LOS ANGELES — The Celtics negotiated until the final moments before the 3 p.m. trade deadline Thursday, trying to work deals that would upgrade the current roster and add youth and talent to future ones.
But the only move president of basketball operations Danny Ainge could muster was a three-player deal that landed Wizards shooting guard Jordan Crawford — once renowned for his dunk on LeBron James at a Nike Camp while at Xavier — for injured guard Leandro Barbosa and veteran center Jason Collins.
The deadline passed without Kevin Garnett and Paul Pierce being moved, although their names were discussed. An NBA source said that, despite rumors, the Clippers never made a formal offer for Garnett, who has a no-trade clause. Ainge also discussed a deal for Atlanta’s Josh Smith, but the price included Pierce and was too steep.
Ainge astutely used Barbosa’s expiring contract, along with Collins, to acquire a 24-year-old guard who has averaged double-figure scoring in all three of his seasons. Crawford comes as an inexpensive addition, playing on his rookie contract potentially until 2015.
Coach Doc Rivers was uncertain when Crawford would join the club.
The 6-foot-4-inch guard was drafted by the Nets in 2010 — the 27th overall pick, eight picks after Celtics guard Avery Bradley — and was immediately traded to the Hawks. Atlanta moved him to Washington in a trade-deadline deal that included Kirk Hinrich on Feb. 23, 2011. In 26 games after the trade, he averaged 16.3 points, becoming one of the league’s top rookies.
This season, Crawford averaged 13.2 points, 3.1 rebounds, and 3.7 assists in 43 games with Washington. With the return of John Wall and the development of rookie Bradley Beal, Crawford was reluctant to accept a bench role and clashed with coach Randy Wittman.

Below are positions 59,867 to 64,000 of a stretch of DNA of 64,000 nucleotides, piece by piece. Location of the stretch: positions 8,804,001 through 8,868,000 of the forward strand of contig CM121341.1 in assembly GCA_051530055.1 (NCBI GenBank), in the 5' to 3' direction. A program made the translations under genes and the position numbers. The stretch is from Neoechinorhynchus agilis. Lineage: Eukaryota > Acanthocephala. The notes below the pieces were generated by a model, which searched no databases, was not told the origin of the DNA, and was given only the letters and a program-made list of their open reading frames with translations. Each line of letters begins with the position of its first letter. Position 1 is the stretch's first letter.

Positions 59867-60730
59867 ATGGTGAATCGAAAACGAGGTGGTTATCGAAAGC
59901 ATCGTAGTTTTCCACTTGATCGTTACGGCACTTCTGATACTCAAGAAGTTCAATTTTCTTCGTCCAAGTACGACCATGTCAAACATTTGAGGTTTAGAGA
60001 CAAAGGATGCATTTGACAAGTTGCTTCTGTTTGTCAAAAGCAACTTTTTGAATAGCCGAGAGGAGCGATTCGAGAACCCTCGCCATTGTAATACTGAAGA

Rivers and Wittman are close, and the Celtics coach acknowledged Crawford’s attitude issues in Washington.
“I know he can score and that’s something we needed,” Rivers said. “Losing Barbosa [to a torn left ACL], I kept saying that’s hurt us. We don’t have that wild card off the bench, and I hope [Crawford] gives us that.
“I know about the other stuff, too. I’m hoping, obviously, [with] our staff, and we have some veteran players around him, that he can grow.”
In Washington, Crawford was known for being a streaky shooter, similar to Barbosa, but he was criticized for his lack of defensive intensity and soon lost playing time. He did not play in Washington’s last four games and hadn’t played more than 24 minutes in a game since Jan. 4.
“He wasn’t playing,” said Rivers. “The good thing and the bad thing I hear about him is his confidence. You rarely say that. It’s tough for him [there] to buy into a role because he looked at himself as ‘I’m better than them.’ I’m hoping that we don’t have that issue here. Obviously, if we do, then it will be a problem.”
The Celtics have a defensive structure that Rivers stresses, and he said Crawford will have to fit into that to gain playing time. Rivers has turned midseason acquisitions without reputations as defenders into capable defenders before.
“He hasn’t been a great defender, but he’s an athlete,” Rivers said. “The way I always look at an athlete is, if you’re an athlete, you can be a defender. That’s one thing I’ve had no problem with.”
The Celtics were hesitant to part with Collins, a hard-working center who had become popular in the locker room, creating a niche as Garnett’s backup.
Collins said he was informed of the trade through a text message from a friend, who read of it on a basketball website. Ainge called a few minutes later to relay the disappointing news.
“Yes, but that’s part of the NBA,” Collins said. “You’re not just making a commitment, but you’re making a commitment to yourself and then to the team and understand that there’s a business side to the sport. It’s not the first time I’ve been traded. Obviously, I understand everything that’s involved in it.”
Collins, 34, was signed in August and lost approximately 40 pounds. He developed into a solid defender and enforcer the Celtics lacked over the past few years.
Rivers wasn’t eager to part with Collins, even though he was only playing 10 minutes a night.
“Let me just say this: We lost a very important guy in our locker room in Jason,” Rivers said. “You take away that and then you add something else, you just never know with your locker room.
“That was very difficult for me. I protect my locker room. And to let a guy go like that out of your locker room, for me that was hard to do. Really hard.” Continued...